UK Data Explorer: Maps of London’s 2011 Census


One of my earliest projects at UCL, back in 2009, was to create a customisable online map of all the 2001 Census key statistics. The result was CensusProfiler which took many months to produce, not least because I was learning about online mapping as I created it.

So I was pleased to discover James Trimble’s UK Data Explorer and more specifically its view of the 2011 Census for London, the data for which was released earlier this year.

James has created the map using R, D3 and Leaflet, and has based it on the Open Atlas Project which was created recently by Alex Singleton, who previously was my boss at UCL when I was working on CensusProfiler!

The map is not without its flaws – it rigidly sticks to categories that vary by at least 1% – the means that very subtle small (but interesting) population results may be hidden. The list of variables has also not been curated – instead, you get all 400 odd key statistics, including some which, for London, have a value of 0% across all areas. It also took me a while to realise that the numbers in the key are normally percentages – the crucial part of the caption being cut off sometimes by long census variable names.

The process of “curating” a large dataset for an area like this is something which a colleague of mine, Richard Milton, has been pondering, as part of his work on the GeoTalisman project.

Nevertheless, the site is a simple, quick, effective and attractive way to explore the key statistics from the 2011 census, with an underlying OpenStreetMap-based map providing the necessary context.

You can see the interactive map here.

The site also includes more information on the Open Atlas Project which includes PDF atlases of more granular census data, for each London borough.

Thanks to James for letting me know about his website.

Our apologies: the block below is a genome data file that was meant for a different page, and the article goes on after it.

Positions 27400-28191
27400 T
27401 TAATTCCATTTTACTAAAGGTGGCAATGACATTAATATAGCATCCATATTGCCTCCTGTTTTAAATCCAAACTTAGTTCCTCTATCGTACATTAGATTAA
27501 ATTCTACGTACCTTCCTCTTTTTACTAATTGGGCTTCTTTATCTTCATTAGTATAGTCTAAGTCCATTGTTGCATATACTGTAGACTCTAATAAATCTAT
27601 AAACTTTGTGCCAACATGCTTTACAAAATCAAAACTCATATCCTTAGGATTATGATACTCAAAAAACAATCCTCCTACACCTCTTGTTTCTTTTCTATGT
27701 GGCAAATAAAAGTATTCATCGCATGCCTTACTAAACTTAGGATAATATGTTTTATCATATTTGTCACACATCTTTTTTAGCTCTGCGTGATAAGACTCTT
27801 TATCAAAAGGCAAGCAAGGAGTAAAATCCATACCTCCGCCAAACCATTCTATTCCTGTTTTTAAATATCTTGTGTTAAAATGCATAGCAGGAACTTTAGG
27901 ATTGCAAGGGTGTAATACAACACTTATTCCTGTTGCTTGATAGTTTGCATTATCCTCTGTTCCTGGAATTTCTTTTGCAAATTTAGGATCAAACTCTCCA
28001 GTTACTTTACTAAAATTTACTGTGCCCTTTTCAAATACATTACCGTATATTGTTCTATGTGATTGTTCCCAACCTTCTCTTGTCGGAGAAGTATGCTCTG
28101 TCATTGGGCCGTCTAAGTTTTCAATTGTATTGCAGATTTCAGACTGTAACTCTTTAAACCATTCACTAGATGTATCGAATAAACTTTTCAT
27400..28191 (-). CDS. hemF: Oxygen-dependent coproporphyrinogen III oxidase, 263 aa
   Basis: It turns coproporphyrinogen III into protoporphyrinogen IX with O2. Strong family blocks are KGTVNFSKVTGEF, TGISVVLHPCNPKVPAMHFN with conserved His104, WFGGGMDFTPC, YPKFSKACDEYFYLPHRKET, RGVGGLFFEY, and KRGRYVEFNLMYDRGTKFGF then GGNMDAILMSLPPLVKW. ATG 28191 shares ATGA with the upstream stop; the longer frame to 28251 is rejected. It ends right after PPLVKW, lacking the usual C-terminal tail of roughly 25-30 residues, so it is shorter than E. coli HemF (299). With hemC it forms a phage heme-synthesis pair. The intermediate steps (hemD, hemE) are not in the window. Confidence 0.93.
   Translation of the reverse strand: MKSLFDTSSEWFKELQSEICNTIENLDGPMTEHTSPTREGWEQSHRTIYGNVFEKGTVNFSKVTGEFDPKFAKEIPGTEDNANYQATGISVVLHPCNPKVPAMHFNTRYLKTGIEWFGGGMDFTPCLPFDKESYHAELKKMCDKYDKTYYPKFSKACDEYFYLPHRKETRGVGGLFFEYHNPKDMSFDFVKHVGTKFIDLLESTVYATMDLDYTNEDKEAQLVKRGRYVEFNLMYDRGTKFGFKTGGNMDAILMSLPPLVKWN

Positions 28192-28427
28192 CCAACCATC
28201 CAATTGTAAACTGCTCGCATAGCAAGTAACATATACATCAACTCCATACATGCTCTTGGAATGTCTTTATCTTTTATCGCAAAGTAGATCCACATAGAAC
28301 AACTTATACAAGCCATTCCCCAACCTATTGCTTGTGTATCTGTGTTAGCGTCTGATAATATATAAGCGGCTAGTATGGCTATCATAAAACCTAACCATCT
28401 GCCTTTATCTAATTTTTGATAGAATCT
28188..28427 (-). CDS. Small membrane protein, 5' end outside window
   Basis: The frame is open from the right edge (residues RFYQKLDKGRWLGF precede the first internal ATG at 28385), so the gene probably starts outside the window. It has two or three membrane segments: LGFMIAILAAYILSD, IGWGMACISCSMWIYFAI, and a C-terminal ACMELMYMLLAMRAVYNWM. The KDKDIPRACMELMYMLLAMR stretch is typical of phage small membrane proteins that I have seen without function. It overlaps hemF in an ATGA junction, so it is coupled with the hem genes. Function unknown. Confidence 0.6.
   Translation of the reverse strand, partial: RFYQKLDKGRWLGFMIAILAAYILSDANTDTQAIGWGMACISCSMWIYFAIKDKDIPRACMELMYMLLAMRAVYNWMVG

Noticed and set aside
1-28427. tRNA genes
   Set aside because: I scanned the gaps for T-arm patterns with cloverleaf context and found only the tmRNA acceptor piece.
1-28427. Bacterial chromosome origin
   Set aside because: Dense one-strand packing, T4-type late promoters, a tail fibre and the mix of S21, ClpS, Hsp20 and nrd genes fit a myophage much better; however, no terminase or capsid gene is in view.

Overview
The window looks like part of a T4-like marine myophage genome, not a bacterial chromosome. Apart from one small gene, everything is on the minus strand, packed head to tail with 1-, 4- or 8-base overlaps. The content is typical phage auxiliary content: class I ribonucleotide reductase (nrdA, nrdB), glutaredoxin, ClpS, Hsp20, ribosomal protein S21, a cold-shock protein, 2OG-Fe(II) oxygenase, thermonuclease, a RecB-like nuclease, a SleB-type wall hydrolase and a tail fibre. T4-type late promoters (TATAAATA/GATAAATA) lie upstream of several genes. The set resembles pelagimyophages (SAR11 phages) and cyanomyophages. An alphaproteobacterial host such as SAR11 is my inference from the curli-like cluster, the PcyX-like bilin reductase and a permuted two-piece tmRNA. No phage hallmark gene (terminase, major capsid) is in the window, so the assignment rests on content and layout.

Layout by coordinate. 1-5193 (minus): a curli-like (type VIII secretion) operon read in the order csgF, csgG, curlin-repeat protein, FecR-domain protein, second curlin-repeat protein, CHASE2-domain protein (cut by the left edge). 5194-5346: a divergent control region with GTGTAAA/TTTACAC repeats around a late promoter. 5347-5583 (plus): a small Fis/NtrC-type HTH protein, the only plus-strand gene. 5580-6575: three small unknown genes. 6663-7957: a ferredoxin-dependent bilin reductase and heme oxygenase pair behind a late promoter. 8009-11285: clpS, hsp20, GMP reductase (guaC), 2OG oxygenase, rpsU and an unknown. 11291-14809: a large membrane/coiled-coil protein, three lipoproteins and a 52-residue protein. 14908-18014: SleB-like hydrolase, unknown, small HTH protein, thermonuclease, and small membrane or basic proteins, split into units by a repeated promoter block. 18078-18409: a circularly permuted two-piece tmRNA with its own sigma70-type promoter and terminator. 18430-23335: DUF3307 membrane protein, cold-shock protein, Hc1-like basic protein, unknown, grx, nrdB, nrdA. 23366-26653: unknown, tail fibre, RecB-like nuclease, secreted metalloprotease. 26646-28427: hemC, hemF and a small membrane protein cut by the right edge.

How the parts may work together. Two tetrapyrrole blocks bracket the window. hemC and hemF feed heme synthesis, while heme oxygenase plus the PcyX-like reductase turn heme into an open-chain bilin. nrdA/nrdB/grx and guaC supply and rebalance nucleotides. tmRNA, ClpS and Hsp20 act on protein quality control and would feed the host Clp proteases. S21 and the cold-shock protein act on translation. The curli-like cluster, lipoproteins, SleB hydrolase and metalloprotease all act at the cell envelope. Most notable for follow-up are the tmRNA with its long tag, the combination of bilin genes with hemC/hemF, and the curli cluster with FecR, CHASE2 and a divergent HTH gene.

1. Many thanks for featuring my map and for the helpful feedback. I have made a start with the suggested improvements by adding a decimal place to the colour bands for variables with small values. I’ve also added a percentage symbol above the colour key.

  2. Good day,

    A very useful map indeed. Are there data specifically relating to Hungarian ethnicity in London? In other words, where Hungarians live in London (within the category country of birth / accession countries 2001-2011)?

    Looking forward to receiving your answer.

    Kind regards


    1. For small areas, like the DataShine maps – no, Hungarians are not broken out as their population is too low. But you can use a proxy, like the areas of London where Hungarian is spoken – reveals parts of Haringey and Barnet. I’m presuming it’s reasonable to assume a high correlation between Hungarian speakers and people who were born in Hungary. This may not be the case – you’ll may well know better than me.

      If you do specifically want Country of Birth, then Hungary only gets its own count at a pan-London level, in table QS213EW (see Nomisweb).

Leave a Reply

Your email address will not be published. Required fields are marked *